Planning a Baltic Cruise?  In this installment of our Baltic Cruise Travel Guide Series, join us as we embark on a relaxing walking tour of Bruges, Belgium.

Bruges – Relaxing Walking Tour

Bruges is one of the most well-preserved medieval cities in Northern Europe.  Its charm lies in its architecture and its cobblestone alleys that evokes a bygone age.

Bruges has a almost dream-like atmosphere that captivates every visitor including ourselves.  It may be little known from a far-off country like Singapore, but it certainly is one of the best port stops on our cruise to the Baltic Sea.

This is supposedly the most beautiful scenery in Bruges, according to our local guide. What do you think??

The number of tourists begin to pick up as the morning progresses, to the point where the entire Bruges seem to be flooded with passengers from cruise ships.

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Must do in Bruges – The Canal Tour

The Canal Tour of Bruges is a must-do, not to be missed!  It is the reason why Bruges is known as the ‘Venice of the North’, and you need to embark on it to understand the charms that it presents. Tickets to the canal cruises can be bought on-site, and there are a few points along the canals where you can do so.

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The Church of Our Lady

The Church of Our Lady, one of the most famous piece of architecture in Bruges.  Standing at 122 metres in height, it towers over all other buildings in medieval Bruges and can be seen at most points in the small town.  Given the time limitations of the walking tour, it naturally did not include time for entry into the church.

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The Museums – Gruuthusemuseum and Groeningemuseum

The Gruuthusemuseum which houses art collections from the 15th to the 19th century.  It was originally the house of Louis de Gruuthuse, a patron of the arts, who also happens to be the rather ugly man depicted in the picture.  The Gruuthusemuseum is unfortunately closed for renovations until 2017.

Said to be a carving of the same ugly man.

The Groeningemuseum is another important museum in the town of Bruges.  It houses a comprehensive collection of six centuries of Flemish and Belgian painting, the most famous in the house being The Virgin and Child with Canon van der Paele.

Some of the more modern-looking buildings within this medieval town.

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Bruges – Charming Narrow Alleys

Bruges is like this – lots of narrow alleyways, which I rather enjoy walking through – it adds to the unique charms of this small town.

Some alleyways would only allow one horse cart to go through at any one time, the result of which was that the wall tiles became dirty with constant contact.  In a recent restoration effort, the town kept one of those blackened tiles for remembrance.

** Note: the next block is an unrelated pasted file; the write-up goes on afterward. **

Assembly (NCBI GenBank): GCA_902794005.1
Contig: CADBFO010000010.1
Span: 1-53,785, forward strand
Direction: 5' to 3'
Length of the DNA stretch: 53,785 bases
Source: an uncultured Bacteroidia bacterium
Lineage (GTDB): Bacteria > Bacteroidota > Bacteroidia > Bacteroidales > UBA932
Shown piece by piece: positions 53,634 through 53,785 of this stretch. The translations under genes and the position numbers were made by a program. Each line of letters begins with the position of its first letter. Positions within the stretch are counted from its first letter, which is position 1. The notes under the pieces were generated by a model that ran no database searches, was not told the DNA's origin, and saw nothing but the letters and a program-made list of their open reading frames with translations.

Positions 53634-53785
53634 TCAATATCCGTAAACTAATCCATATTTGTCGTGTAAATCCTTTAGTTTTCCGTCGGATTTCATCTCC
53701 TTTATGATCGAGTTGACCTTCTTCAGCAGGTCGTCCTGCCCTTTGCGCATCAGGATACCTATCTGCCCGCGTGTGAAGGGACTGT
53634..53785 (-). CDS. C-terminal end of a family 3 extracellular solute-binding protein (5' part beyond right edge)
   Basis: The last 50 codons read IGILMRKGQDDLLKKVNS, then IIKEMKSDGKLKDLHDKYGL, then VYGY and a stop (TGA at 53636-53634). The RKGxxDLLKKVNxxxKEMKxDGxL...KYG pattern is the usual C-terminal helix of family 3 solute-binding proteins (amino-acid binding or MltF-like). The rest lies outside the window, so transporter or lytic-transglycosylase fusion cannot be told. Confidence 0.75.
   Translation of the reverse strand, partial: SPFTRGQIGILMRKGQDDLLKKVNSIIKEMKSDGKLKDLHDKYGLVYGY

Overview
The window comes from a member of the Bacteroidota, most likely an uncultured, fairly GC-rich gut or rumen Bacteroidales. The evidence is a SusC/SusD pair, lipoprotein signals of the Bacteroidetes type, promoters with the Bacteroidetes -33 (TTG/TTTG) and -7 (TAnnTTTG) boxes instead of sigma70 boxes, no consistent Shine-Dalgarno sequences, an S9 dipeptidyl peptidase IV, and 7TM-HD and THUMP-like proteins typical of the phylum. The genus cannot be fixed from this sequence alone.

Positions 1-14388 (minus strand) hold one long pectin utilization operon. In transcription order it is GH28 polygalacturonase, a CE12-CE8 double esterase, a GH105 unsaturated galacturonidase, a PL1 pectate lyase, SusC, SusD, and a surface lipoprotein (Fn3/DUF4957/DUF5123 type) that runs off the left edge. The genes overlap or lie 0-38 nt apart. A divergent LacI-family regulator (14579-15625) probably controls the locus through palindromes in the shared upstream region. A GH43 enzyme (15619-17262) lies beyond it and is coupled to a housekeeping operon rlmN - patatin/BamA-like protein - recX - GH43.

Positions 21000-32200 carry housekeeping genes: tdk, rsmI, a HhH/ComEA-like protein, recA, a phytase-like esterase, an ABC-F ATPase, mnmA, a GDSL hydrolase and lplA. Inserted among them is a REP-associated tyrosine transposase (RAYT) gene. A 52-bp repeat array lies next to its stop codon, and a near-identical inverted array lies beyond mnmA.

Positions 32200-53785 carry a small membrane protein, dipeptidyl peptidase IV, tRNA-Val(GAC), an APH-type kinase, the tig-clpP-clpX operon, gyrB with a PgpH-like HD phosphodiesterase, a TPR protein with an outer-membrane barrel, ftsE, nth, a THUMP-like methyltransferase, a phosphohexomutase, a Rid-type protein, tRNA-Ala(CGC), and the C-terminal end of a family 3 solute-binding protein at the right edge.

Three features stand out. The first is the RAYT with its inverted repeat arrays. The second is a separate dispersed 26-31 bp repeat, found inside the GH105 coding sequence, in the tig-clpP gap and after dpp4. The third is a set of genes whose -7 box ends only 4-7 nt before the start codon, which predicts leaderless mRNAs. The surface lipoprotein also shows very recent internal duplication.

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Bruges Market Square (Markt)

At the Market Square, or Markt of Bruges as it is known here.

At the Market Square is where you see the most splendid of buildings in Bruges, some of them were government buildings.  They were the prelude to the kind of magnificence that we would go on to see at St. Petersburg in Russia.

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The Basilica of the Holy Blood

The Basilica of the Holy Blood.  Famed for not just its beautiful architecture, it is also best known as the repository of a phial containing a cloth with the holy blood of Jesus Christ.  The Holy Blood is on display at the Basilica at a specific day and time of each week, and also undergoes a procession through the town of Bruges every year.  Naturally, due to time constrains, the walking tour did not include entry to the Basilica, but we were entitled to time-on-our-own in this tour, and so we did come back to the Basilica to have a look.  More about that in a later article.

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Belfort (Belfry Tower)

The Belfort or Belfry Tower, as seen against the backdrop of the Market Square.  It is, in my opinion, the single most beautiful monument in Bruges.

The famous Town Hall of Bruges.

The Market Square is the heart of tourist activity, not just for its beautiful monuments, but because the restaurants and cafes are all clustered around this area.  Think along the lines of the world famous Belgium beers and you will understand why tourists congregate here.

Horse-drawn carriages are everywhere, offering tourists a paid ride around the town, and adding to the medieval charm for others.

Join us next as we embark on the Canal Cruise of Bruges.

First published 17 Feb 2016
Last updated 15 Sep 2019

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